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Rights: The University of Waikato
Published 20 November 2007

The rediscovery of Mendel's work in 1900 began a series of revelations about genetics that would continue throughout the 20th century. What were some of these revelations?


Sir Paul Nurse

The story of genetics is an extraordinary one. It is almost certainly, without doubt, the greatest story of the 20th century in biology, with working out the classical laws of genetics and then the discovery of DNA, deoxyribonucleic acid, as the basis of hereditary material.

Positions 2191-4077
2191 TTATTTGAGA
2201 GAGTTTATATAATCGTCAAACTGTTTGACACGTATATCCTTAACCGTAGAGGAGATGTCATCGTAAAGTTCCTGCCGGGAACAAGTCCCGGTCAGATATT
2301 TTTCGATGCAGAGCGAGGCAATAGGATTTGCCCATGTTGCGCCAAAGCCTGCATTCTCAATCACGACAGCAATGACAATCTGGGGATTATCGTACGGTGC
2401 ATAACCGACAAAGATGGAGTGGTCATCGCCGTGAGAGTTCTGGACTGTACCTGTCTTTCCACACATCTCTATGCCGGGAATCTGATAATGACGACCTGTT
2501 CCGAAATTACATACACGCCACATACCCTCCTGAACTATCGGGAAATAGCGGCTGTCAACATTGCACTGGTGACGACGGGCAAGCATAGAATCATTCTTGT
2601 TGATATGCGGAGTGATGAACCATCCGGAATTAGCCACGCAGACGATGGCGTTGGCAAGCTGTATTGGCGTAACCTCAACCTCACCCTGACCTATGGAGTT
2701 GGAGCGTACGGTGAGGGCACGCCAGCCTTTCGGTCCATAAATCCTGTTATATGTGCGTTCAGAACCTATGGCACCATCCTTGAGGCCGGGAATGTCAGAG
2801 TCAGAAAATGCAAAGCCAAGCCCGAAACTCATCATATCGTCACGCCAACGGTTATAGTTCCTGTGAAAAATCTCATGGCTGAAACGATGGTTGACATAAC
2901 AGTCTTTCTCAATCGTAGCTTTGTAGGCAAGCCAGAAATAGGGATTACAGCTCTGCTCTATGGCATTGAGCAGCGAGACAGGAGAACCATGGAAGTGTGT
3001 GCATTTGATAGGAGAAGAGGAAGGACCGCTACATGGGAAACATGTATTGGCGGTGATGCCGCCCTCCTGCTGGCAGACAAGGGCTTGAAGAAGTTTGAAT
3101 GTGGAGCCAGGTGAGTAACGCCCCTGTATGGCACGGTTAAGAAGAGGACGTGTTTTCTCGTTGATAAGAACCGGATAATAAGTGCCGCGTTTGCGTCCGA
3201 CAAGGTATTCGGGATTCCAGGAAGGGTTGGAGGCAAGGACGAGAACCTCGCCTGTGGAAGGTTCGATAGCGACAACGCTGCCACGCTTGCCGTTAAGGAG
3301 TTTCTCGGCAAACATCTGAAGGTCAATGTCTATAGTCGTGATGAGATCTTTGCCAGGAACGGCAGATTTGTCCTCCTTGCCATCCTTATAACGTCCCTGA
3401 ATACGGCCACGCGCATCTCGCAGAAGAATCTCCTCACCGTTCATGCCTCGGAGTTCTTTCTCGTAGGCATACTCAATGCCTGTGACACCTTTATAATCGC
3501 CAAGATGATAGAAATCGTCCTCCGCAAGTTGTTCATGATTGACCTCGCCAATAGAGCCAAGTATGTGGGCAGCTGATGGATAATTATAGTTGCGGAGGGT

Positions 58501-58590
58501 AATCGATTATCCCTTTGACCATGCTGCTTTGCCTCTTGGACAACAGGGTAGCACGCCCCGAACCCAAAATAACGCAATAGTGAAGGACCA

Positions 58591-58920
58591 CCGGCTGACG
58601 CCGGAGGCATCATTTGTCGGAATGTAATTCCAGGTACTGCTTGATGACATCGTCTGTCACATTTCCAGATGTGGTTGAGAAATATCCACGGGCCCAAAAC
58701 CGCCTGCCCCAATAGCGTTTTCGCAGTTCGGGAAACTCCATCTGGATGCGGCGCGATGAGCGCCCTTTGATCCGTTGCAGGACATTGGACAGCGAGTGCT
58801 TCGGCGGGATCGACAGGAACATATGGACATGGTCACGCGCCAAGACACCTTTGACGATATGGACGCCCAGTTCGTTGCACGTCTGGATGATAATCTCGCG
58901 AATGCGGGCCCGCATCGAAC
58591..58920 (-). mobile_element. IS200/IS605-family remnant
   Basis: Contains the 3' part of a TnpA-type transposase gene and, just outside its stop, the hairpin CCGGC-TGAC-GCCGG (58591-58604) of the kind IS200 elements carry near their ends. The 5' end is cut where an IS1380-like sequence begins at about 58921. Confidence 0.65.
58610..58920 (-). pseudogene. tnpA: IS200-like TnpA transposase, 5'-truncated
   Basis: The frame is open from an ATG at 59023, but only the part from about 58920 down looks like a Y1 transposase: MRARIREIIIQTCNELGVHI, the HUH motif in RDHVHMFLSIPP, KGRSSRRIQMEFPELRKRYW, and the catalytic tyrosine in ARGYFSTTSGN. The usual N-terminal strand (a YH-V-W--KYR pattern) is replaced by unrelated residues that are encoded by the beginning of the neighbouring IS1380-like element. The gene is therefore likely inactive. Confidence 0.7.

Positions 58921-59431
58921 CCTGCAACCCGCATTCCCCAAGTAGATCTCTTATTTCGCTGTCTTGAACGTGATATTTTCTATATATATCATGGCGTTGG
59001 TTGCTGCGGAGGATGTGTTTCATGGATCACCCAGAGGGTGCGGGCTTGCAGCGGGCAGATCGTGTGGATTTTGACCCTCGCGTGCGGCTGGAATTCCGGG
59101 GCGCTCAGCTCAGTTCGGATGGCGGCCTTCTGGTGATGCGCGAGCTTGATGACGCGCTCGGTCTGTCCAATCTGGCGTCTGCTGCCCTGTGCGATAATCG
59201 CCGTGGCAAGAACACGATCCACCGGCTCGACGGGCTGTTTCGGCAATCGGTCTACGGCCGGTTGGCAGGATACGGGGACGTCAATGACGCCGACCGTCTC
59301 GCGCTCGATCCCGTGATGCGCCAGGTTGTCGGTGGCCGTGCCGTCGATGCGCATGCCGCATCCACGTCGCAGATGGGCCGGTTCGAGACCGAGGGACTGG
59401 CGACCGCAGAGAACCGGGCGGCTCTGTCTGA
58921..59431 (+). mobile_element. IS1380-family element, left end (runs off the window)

DNA is made up of a series of letters - you can view it as a series of letters. Those letters encode information exactly as Mendel's particles predicted. And then these particular letters can be spelt out in a language, called the Central Dogma, where copies are made into RNA and then the RNA is translated into protein, where the order and type of amino acids [the basic building blocks of proteins] is determined by the sequence of letters in the DNA. And because those proteins determine the characteristics of an organism, now we begin to understand how genes can work.